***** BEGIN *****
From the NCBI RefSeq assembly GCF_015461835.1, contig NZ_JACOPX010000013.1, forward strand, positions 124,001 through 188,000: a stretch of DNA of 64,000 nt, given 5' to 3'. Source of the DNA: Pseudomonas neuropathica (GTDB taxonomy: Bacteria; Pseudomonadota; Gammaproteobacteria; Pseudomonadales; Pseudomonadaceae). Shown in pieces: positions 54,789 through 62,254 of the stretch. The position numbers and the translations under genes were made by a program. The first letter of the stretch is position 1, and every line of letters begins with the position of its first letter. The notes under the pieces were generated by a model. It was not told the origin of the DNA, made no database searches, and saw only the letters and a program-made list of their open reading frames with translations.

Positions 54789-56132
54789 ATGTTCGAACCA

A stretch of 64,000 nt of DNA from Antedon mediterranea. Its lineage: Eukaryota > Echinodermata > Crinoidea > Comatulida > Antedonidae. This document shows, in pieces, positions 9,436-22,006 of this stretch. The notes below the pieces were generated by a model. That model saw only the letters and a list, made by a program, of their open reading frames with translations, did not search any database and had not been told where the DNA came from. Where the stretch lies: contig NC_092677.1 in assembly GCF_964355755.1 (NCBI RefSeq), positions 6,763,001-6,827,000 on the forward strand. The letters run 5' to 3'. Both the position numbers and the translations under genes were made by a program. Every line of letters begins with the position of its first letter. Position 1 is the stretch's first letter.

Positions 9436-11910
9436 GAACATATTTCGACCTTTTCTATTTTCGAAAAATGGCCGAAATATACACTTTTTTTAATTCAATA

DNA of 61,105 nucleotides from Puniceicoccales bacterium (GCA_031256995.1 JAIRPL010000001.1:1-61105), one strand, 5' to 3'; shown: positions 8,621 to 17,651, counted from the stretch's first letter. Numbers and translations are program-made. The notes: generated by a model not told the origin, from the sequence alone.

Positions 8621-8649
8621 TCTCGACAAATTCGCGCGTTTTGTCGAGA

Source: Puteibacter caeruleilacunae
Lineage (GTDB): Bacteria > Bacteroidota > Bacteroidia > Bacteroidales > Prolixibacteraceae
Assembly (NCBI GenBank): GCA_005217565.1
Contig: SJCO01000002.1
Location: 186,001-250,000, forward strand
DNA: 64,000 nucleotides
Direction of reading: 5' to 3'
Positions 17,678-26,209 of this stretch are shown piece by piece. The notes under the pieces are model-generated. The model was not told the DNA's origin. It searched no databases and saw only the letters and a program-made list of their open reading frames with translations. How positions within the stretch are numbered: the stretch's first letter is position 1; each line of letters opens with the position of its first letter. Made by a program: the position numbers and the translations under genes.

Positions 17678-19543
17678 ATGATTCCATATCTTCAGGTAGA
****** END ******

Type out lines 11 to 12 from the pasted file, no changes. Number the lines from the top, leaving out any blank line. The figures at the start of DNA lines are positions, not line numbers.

Lineage (GTDB): Bacteria > Bacteroidota > Bacteroidia > Bacteroidales > Prolixibacteraceae
Assembly (NCBI GenBank): GCA_005217565.1